Before Dominic ran ahead to Heaven, I clung tightly to the promise of preservation in those verses. Now, I am drawn just as much to the promise of pain redeemed.

Paul never pretended that all those trials didn’t scar a heart. He never shied away from giving details about the suffering he endured. He never suggested that death wasn’t real or awful or hard.

I am not the woman I once was. Child loss has chipped away at my edges, poked holes in my self-sufficiency and revealed oh, so many fragile places.

Pain has definitely left its mark.

It’s tempting to try to cover up the tattered edges of my worn out soul but I’m convinced I’m a more authentic herald of the Good News precisely because of the loose threads and broken bits.

This journey is a hard one. There are no shortcuts, no detours, no easy paths through the tangled briers and over rocky steppes.

But my Shepherd King never leaves me.

I think sometimes our desire to demonstrate the power of Christ in our lives makes us long to tie things up into a perfect package.

I know I do-I want desperately to be able to say that I can see the good that can come from Dominic’s death. I long to be able to point to a finished monument of redeemed pain and restored joy.

But I’m compelled to tell it like it is.

And it is just plain HARD.

But God uses the broken things of this life to display His glory.

Because then there is NO DOUBT as to the Source of strength.  He leaves no room for boasting.

He declares His power and faithful love by taking those of us who are weak and stumbling and leading us home, redeemed and victorious.

“For look at your own calling as Christians, my brothers. You don’t see among you many of the wise (according to this world’s judgment) nor many of the ruling class, nor many from the noblest families. But God has chosen what the world calls foolish to shame the wise; he has chosen what the world calls weak to shame the strong. He has chosen things of little strength and small repute, yes and even things which have no real existence to explode the pretensions of the things that are—that no man may boast in the presence of God. Yet from this same God you have received your standing in Jesus Christ, and he has become for us the true wisdom, a matter, in practice, of being made righteous and holy, in fact, of being redeemed. And this makes us see the truth of scripture: ‘He who glories, let him glory in the Lord.”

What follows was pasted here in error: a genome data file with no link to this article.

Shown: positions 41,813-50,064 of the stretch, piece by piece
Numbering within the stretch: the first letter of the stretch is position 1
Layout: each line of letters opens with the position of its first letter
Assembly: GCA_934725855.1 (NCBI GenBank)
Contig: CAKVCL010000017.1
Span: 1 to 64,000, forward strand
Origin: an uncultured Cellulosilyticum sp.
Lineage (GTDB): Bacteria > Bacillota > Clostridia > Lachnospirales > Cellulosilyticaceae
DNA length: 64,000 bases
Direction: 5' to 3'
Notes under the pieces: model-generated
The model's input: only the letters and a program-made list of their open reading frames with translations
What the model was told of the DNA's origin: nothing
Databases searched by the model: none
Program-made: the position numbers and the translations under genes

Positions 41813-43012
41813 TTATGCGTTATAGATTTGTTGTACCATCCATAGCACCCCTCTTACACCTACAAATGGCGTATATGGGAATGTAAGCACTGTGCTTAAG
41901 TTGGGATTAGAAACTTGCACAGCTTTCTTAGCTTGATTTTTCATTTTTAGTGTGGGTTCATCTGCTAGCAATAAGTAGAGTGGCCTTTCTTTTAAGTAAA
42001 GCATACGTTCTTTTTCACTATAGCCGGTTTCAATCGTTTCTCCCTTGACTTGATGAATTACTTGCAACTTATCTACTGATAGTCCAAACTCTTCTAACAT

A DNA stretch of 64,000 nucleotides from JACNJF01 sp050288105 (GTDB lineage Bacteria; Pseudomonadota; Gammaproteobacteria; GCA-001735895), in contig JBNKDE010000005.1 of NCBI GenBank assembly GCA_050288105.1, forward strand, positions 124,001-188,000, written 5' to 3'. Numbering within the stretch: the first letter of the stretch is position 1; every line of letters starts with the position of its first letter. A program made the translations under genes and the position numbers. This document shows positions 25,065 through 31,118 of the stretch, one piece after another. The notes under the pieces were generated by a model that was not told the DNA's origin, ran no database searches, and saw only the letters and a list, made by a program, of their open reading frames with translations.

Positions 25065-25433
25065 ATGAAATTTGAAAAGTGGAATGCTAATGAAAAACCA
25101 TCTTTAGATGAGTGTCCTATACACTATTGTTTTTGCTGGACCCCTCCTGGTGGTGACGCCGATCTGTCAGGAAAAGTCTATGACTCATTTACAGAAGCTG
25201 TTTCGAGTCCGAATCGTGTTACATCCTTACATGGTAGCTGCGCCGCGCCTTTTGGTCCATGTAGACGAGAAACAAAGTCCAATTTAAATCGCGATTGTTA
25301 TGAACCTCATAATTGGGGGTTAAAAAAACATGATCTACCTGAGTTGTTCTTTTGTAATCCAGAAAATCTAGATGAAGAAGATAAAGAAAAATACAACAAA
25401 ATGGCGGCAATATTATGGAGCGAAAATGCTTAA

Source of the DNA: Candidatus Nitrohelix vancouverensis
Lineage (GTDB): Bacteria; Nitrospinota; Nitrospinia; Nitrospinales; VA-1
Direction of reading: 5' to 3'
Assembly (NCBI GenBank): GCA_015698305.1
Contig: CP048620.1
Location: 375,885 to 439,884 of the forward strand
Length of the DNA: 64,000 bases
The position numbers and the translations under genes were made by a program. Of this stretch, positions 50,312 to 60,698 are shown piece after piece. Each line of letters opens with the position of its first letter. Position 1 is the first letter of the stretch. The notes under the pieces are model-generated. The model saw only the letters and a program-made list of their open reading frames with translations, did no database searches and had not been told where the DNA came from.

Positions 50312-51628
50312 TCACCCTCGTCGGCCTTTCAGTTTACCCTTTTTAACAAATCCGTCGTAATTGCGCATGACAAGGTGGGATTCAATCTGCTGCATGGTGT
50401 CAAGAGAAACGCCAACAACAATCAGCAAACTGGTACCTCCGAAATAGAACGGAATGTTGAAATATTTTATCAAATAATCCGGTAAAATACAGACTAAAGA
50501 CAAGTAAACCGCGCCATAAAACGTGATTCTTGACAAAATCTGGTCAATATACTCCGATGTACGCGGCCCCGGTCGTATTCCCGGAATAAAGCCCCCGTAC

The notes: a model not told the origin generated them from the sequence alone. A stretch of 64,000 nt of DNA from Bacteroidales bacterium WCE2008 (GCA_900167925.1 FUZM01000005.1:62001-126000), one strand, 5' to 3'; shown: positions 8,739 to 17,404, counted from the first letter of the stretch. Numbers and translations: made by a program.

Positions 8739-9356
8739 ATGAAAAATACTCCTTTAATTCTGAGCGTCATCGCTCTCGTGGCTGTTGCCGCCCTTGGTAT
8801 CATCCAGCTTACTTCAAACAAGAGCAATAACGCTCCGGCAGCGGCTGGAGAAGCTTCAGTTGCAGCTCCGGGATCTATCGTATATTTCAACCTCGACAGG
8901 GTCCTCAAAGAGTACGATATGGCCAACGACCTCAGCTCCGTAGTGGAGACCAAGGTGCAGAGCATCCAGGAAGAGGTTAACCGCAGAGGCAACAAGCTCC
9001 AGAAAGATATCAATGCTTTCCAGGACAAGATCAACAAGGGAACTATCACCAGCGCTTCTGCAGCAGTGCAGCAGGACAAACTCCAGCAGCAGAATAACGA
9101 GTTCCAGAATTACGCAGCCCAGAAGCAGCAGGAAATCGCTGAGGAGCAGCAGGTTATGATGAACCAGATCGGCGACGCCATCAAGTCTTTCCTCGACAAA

I Corinthians 1:26-31 PHILLIPS

Here’s the link to this new ministry: https://www.archwayofhope.org/

Check them out. ❤



Grief Doesn’t Stay The Same

The first time I shared this post was two years ago-before my mother’s death.

It had been five long years since Dominic left us and I was beginning to notice reliable, positive changes in the heaviness and quality of grief.

Our grandson was born very premature but his story has a happy, happy ending! He’s growing even more and is such a delight.

There have been other changes too-Covid19, social isolation and my husband’s retirement-all impacted daily life and how I experience Dom’s absence.

I want to offer this bit of hope for those who are just beginning the awful journey of child loss-the pain softens, I’ve grown stronger and better able to carry it, and life, in all its varied forms keeps going.

There ARE some beautiful things ahead.

Hold on.

❤ Melanie

This life is not all sadness and sorrow, death and darkness.  

It was.  For a very, very long time all I could see was distant flickers of light.  

They were just enough to keep me going but not enough to lift the utter blackness that surrounded me.  

Read the rest here: Grief Changes

Is It ALWAYS Going To Feel Like This?

I belong to several bereaved parents online communities and this question comes up again and again-it was the first thing I asked a bereaved mom just after Dominic ran ahead to heaven:

“Will this suffocating pain remain sitting on my chest, smothering the breath and life right out of me?  Will I ever be able to stop crying? Will it ALWAYS feel like this?”

The short answer is, “No, it won’t.”

Read the rest here: Will It ALWAYS Feel Like This?